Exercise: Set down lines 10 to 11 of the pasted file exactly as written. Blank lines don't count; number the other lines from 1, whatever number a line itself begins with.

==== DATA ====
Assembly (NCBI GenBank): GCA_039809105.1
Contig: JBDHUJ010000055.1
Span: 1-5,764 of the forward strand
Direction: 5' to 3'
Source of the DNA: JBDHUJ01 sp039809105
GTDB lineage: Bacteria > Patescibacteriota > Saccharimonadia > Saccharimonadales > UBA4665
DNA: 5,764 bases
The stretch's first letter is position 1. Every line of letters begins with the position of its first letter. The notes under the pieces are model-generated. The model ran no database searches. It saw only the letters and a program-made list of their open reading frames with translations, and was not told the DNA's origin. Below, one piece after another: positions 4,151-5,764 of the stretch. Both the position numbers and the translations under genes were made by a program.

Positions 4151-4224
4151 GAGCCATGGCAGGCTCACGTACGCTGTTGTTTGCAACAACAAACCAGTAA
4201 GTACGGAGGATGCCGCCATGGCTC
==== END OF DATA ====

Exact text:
4151 GAGCCATGGCAGGCTCACGTACGCTGTTGTTTGCAACAACAAACCAGTAA
4201 GTACGGAGGATGCCGCCATGGCTC